What I was only able to see in retrospect was that this “inner work” was very one-sided and that Karl placed the blame for all our troubles firmly in my lap.
In later chapters, you describe in spare and unflinching prose, the debilitating terror you felt when Karl attacked you in your sleep, came at you with his fists and blame, and how you were forced to leave your own home in the small hours of the night, how you slept in your car at times, and sometimes at your mother’s home on the couch. Was this one of the lowest points?
It was achingly lonely. Sleep is such a sacred thing; it is when we are most defenceless and vulnerable. And it took a long time for me to reclaim that sense of safety in bed. Buying a double bed when I had moved out, and covering it in white cotton linen, and falling into it whenever I needed to, was one of the most consistently joyful things I experienced. And today, sharing a bed with my husband and feeling completely and unflinchingly safe – I feel grateful for it every night (except when he snores).
You also, however, were no flinching violet. I’d like to ask you, too, about one of the most powerful scenes. Goaded by Karl, you pick up a knife (albeit a bread knife) in an attempt to warn him off from hurting you. Of course, you throw it down, but it speaks to your desperation and anger. Did this action scare you or motivate you?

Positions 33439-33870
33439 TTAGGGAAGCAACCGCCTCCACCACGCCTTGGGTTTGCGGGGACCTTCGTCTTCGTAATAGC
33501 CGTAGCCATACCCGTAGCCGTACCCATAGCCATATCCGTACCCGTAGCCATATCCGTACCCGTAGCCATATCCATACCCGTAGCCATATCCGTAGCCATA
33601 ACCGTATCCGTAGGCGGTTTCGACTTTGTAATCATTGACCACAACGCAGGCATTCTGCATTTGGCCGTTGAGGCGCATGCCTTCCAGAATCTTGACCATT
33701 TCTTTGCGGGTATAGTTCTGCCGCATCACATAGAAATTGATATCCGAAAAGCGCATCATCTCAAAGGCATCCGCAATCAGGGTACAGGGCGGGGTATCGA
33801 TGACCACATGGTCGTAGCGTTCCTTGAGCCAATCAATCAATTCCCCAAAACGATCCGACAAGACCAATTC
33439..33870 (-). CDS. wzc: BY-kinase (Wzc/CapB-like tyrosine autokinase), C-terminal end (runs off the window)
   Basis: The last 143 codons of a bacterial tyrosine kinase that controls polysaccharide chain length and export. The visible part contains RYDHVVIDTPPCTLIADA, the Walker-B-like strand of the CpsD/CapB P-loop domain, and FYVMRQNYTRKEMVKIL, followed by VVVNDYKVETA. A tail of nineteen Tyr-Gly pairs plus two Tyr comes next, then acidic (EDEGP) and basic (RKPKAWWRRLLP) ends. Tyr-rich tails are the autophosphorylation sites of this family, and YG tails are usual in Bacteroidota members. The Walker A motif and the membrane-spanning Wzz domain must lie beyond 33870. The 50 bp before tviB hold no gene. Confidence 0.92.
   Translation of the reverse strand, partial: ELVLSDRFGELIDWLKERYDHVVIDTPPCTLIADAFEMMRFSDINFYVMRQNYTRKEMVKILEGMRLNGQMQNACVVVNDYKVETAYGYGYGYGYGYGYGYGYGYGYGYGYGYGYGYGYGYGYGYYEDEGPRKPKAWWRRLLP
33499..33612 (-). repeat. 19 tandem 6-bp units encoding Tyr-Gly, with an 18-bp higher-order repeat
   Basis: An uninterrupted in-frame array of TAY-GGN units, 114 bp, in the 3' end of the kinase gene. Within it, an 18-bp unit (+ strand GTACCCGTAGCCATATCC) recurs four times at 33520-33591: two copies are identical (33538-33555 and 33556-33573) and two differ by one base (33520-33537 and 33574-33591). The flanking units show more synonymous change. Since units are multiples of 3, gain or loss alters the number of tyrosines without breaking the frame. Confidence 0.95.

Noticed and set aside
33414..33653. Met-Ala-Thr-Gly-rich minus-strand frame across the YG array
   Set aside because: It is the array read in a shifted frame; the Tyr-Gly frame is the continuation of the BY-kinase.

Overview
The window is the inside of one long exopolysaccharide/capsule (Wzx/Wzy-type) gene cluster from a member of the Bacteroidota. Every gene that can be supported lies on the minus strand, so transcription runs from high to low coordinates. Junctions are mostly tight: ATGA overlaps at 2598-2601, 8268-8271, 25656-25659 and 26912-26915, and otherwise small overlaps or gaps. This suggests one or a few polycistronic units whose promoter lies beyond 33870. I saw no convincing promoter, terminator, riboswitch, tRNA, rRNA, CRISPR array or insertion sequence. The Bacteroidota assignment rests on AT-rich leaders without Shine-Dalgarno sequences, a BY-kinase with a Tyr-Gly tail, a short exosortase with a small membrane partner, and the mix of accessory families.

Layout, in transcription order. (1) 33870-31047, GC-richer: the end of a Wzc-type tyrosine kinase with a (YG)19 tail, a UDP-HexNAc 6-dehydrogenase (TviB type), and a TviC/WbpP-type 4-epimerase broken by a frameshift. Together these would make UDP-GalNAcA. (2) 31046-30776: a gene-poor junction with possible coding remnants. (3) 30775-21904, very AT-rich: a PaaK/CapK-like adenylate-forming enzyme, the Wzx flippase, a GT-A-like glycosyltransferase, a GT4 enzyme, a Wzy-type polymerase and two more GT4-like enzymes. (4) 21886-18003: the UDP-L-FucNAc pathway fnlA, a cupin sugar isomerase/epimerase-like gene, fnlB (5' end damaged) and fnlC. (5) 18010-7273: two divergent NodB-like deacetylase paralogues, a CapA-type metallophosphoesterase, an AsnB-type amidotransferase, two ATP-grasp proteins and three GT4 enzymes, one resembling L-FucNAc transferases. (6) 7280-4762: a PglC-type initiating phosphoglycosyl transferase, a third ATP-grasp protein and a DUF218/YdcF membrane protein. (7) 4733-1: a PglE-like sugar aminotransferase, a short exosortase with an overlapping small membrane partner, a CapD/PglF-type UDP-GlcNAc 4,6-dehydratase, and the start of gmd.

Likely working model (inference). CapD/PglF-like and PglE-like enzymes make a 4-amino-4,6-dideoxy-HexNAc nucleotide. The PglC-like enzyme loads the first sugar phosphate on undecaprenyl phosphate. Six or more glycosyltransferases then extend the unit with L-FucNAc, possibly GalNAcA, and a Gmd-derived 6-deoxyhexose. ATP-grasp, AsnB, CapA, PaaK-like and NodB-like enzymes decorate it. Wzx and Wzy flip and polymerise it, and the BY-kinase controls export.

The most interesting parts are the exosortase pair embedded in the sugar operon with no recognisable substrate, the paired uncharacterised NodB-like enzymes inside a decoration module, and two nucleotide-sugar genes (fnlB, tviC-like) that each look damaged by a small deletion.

My action in picking up the knife didn’t frighten me, because I already had a clear knowing that there was no way I could go ahead with it. The action felt more like a kind of posturing, an attempt to draw a line in the sand for myself and for Karl, to show him that I had reached my limit. So, in that way, it did give me a sense of my limits, of how much my body was willing to take before it reacted instinctively and defensively.
But the thing about bullies, or perpetrators, is that this kind of demonstration means nothing to them. The only thing possible is to leave, to escape. When I finally realised that my own life and survival were more important than anything else, I was able to gather the strength to leave and to break contact. And I believe that any action to put an end to this pattern has to be purely self-motivated, the ultimate act of self-care, not a last-ditch attempt to change the other and make them finally see the error of their ways.